Security for Your Lawsuit
Two weeks ago I obtained a judgment for a client against a contractor in the amount of $215,000.00. This included triple damages, attorney's fees, interest and costs. It was a great victory, but there is a problem: the defendant is virtually judgment-proof.
In any lawsuit, a cost-benefit analysis needs to be done to determine if it is worthwhile to pursue a claim against a defendant. The money spent has to be balanced against the ability to collect a judgment if it is obtained. The best way to secure a potential judgment is to move for prejudgment attachments. The most common asset to attach is real estate.
In Massachusetts, the plaintiff must demonstrate a likelihood of success on the merits (the he or she will probably win), and that the defendant does not have liability insurance to satisfy a claim. It the attachment is done "ex parte" (without notice to the other side), the plaintiff must also show that the defendant is likely to convey the property if given notice, or that the defendant is not within the jurisdiction of the courts.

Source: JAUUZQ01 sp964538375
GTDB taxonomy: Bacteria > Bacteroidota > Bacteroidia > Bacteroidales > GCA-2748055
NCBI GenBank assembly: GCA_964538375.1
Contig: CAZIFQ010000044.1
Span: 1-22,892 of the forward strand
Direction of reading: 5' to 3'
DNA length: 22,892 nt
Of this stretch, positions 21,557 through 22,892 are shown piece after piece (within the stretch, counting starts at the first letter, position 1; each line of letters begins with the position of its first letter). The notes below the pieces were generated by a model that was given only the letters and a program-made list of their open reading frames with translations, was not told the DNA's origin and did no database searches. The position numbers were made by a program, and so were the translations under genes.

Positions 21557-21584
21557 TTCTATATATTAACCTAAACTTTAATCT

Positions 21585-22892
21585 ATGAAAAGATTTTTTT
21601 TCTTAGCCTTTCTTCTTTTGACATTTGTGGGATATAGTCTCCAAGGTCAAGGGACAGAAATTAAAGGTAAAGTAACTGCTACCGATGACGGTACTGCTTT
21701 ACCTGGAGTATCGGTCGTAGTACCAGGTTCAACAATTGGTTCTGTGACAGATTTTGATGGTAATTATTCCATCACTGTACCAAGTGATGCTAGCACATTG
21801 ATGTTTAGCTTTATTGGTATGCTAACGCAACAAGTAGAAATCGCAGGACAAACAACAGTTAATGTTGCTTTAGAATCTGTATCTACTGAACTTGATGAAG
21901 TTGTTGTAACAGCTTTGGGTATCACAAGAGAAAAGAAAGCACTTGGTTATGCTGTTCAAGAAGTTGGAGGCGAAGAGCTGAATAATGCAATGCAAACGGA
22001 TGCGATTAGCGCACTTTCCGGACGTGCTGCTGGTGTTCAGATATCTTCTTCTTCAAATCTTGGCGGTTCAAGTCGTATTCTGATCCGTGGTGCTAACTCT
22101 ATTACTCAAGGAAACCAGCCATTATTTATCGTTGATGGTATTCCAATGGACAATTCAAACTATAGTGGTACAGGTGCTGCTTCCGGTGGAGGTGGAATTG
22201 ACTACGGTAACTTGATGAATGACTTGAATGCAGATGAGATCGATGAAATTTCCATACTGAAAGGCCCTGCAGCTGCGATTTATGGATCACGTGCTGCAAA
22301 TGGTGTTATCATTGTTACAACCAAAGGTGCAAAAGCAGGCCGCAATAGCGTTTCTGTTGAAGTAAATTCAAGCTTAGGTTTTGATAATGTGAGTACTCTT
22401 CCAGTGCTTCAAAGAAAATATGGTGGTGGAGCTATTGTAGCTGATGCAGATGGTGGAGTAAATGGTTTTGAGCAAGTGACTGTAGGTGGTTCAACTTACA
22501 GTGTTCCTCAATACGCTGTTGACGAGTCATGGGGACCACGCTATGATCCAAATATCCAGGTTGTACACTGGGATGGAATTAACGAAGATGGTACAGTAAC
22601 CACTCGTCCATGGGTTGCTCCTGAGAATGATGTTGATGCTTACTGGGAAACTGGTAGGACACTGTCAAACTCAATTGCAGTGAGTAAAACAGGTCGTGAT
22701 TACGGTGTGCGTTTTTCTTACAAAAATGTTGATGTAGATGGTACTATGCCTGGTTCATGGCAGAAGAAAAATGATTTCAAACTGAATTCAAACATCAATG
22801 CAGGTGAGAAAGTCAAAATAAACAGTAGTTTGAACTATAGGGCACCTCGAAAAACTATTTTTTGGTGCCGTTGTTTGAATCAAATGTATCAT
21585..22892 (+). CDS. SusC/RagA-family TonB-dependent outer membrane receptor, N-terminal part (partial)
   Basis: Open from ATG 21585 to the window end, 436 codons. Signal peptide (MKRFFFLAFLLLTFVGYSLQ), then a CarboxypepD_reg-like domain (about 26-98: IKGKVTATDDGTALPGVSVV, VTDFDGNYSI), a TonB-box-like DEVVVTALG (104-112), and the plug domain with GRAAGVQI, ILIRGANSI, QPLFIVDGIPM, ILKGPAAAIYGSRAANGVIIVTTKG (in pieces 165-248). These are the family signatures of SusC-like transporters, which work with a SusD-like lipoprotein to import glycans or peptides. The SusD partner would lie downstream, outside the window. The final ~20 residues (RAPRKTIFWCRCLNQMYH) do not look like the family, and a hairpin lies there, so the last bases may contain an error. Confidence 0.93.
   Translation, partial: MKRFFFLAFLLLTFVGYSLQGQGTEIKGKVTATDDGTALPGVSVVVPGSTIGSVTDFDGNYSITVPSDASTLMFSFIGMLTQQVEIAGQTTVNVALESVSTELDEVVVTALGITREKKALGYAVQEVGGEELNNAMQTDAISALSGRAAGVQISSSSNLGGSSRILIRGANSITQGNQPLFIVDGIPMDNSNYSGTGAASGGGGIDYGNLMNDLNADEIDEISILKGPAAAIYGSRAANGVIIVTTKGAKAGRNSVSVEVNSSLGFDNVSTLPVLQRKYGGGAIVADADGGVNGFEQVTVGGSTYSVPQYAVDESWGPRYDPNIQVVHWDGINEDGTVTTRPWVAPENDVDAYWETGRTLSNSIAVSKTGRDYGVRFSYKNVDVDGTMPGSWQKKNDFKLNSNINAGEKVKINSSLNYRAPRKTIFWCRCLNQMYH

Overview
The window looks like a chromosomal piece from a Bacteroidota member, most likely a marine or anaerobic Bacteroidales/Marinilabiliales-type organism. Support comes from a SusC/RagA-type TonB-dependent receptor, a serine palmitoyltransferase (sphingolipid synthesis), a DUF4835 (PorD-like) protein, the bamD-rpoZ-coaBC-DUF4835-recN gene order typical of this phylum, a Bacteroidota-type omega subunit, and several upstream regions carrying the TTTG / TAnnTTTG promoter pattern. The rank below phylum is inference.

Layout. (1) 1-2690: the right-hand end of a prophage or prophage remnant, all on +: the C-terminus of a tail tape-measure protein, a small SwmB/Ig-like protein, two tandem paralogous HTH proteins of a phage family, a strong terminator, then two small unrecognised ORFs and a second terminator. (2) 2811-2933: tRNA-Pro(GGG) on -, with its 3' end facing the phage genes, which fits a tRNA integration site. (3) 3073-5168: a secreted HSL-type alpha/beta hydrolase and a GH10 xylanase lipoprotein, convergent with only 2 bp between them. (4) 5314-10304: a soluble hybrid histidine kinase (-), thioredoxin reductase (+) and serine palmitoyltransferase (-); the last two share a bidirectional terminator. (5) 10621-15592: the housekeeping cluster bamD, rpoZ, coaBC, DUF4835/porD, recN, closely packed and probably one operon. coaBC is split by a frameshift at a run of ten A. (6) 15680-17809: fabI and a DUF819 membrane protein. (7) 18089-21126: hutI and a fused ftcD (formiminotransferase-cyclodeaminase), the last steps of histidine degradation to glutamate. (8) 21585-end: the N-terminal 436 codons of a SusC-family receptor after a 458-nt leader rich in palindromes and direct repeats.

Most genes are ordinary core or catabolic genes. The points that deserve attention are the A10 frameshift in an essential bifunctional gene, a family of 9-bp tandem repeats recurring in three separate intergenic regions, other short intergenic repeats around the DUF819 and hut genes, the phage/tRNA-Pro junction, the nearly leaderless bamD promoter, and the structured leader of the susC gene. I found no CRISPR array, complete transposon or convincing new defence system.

Homeowners or home contractors can move for prejudgment attachments, but home contractors have the mechanism of the mechanic's lien available to them, so in their case, it is more rare.
In almost all of my cases, I move to attach an asset, because no one wants a lawsuit to just be an exercise in frustration or waste of money. So, parties to an agreement should try to get as much information as they can about assets from the other side (properties owned, other jobs, motor vehicles, bank accounts) in order to protect themselves if something should go awry.
Although it may appear distrustful, it provides insurance in case something should go wrong. In a subsequent post, I will discuss mechanic's liens.